Change search
ReferencesLink to record
Permanent link

Direct link
Building Information Modeling: In the production phase of civil works
KTH, School of Architecture and the Built Environment (ABE), Real Estate and Construction Management.
2012 (English)Independent thesis Advanced level (degree of Master (Two Years)), 20 credits / 30 HE creditsStudent thesis
Abstract [en]

Building Information Modeling, abbreviated BIM, is a process of information sharing which enhances communication and which helps in visualizing complex problems in the building industry. BIM has not been used in a larger extent in the production phase of civil works. The purpose of the study is therefore to investigate driving forces behind the use of BIM and the resistors against it and to investigate in what ways BIM could be used in the production phase.

The theoretical framework is based on one licentiate thesis, two degree projects, three research papers and three books. A qualitative method with semi-structured interviews was used. The interviews were made with a calculator, a supervisor and a CAD planner from Skanska, a constructor and project manager from ELU, a Project Information Officer from Tyréns and a VDC coordinator and VDC business developer from Veidekke who all have been working with BIM. This was to get a good representation from different actors and people with different professional roles.

The study shows that the driving forces behind a use of BIM are that it enhances collaboration and communication between the actors, it makes it easier to visualize the project and the scope, and it provides a higher degree of accuracy of coordination’s. BIM also makes the work more effective and results in fewer errors. Above all, BIM give a possibility for a shorter production phase, shorter total project duration and a lower total cost. The study also shows that the resistors against the use of BIM are employee’s negative attitude against administrative work, that it is hard to measure profitability of using BIM, the uncertainty of who has the legal ownership of the data, and who has the responsibility of the accuracy of it. 3

That the implementation cost and the design phase are more expensive is also a resistor against a use of BIM.

BIM could be used in visualization with 3D models in collision controls and co-reviews in meetings, work preparations and at site. A workplace outline could also be printed from the 3D model to be placed on the site for visualization. 4D scheduling and 4D animations could be used for visualization in meetings, work preparations and at site. The study showed that quantity takeoff and cost estimation with 5D is only reconciled in the meetings in the production phase and that the programs for it are not needed in this phase. RFID tags could be used at site for logistics and tracking materials, and field verifications could be used to verify that a work task is executed according to exact coordination’s in the 3D model. Furthermore tablet computers could be used for bringing the technique of BIM to the site which enables a better understanding of complex work tasks for the workers. A BIM coordinator who understands the process of working with BIM and who could work as a bridge between the users and the technical development team is important in a successful implementation.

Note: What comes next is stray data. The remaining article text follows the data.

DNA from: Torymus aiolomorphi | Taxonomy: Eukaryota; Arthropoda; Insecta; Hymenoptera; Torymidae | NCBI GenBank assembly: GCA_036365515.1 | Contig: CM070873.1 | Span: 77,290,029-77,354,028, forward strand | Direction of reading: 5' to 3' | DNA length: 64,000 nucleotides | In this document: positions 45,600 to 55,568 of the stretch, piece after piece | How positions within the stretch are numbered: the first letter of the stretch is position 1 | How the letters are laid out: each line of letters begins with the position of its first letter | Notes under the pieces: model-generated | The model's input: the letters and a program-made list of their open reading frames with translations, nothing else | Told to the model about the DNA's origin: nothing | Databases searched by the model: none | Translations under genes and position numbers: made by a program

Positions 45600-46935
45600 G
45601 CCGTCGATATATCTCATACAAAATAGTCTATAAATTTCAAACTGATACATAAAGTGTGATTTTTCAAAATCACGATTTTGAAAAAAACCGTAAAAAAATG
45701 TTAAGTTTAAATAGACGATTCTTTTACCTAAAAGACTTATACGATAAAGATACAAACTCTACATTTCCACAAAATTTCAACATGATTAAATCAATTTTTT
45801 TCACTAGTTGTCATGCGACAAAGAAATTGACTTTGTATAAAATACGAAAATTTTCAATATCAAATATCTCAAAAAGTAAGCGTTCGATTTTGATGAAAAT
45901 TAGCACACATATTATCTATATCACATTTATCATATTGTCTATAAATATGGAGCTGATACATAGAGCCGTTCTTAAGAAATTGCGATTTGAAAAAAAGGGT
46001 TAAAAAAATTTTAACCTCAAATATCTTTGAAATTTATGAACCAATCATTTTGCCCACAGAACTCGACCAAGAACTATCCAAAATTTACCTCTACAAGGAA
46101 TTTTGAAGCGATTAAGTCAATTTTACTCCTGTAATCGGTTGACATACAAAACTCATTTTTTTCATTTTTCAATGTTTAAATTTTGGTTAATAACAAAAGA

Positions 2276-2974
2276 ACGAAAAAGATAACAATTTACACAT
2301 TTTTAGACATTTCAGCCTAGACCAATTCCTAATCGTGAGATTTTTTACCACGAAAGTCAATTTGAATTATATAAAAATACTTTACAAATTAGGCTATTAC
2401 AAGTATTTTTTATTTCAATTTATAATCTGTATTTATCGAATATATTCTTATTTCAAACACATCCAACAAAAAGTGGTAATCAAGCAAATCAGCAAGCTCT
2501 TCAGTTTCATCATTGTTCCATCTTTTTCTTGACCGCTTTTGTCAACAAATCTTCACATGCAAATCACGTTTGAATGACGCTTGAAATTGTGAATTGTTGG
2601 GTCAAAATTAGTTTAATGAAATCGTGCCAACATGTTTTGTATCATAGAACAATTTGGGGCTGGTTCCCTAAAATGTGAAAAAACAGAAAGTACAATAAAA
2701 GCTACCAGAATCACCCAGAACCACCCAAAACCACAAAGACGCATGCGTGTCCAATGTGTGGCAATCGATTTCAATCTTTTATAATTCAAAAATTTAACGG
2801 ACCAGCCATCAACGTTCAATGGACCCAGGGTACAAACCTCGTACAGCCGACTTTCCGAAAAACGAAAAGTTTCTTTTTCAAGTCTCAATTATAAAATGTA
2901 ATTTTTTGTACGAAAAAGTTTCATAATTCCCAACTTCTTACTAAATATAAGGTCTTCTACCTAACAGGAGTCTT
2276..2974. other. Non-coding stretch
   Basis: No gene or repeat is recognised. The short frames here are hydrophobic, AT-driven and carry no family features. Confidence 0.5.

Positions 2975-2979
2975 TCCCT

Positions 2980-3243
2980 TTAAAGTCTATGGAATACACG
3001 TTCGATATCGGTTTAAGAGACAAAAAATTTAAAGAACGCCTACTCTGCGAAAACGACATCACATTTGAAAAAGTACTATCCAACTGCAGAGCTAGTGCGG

The study also shows that the focus of BIM should lie on how to make use of the technique. The examples of how BIM could be used in the production phase of civil works have to be useful and meet the needs and demands of the users. The processes of using 3D models, 4D scheduling, 4D animations, RFID tags, field verifications and tablet computers should therefore be studied thoroughly to find how the technique could be applicable at site, in meetings and work preparations and how it could enhance the daily activities and work tasks. If the demands are met it will be accepted by both the user and the organization. Further research should therefore lie on how 3D models, 4D scheduling, 4D animations, RFID tags, field verifications and tablet computers could be useful in the production phase. These BIM techniques should then be tested on a real project to investigate how the processes could be useful at site, in meetings and in work preparations. Further research should also be made on how countries like Norway, Finland and USA have made use of BIM in the production of civil works.

Place, publisher, year, edition, pages
2012. , 60 p.
Keyword [en]
BIM, VDC, production, civil work, driving force, resistor, usefulness
National Category
Civil Engineering
URN: urn:nbn:se:kth:diva-101091OAI: diva2:546363
Subject / course
Construction Management
Educational program
Master of Science in Engineering - Urban Management
Available from: 2012-08-23 Created: 2012-08-23 Last updated: 2012-08-23Bibliographically approved

Open Access in DiVA

fulltext(755 kB)313 downloads
File information
File name FULLTEXT01.pdfFile size 755 kBChecksum SHA-512
Type fulltextMimetype application/pdf

By organisation
Real Estate and Construction Management
Civil Engineering

Search outside of DiVA

GoogleGoogle Scholar
Total: 313 downloads
The number of downloads is the sum of all downloads of full texts. It may include eg previous versions that are now no longer available

Total: 746 hits
ReferencesLink to record
Permanent link

Direct link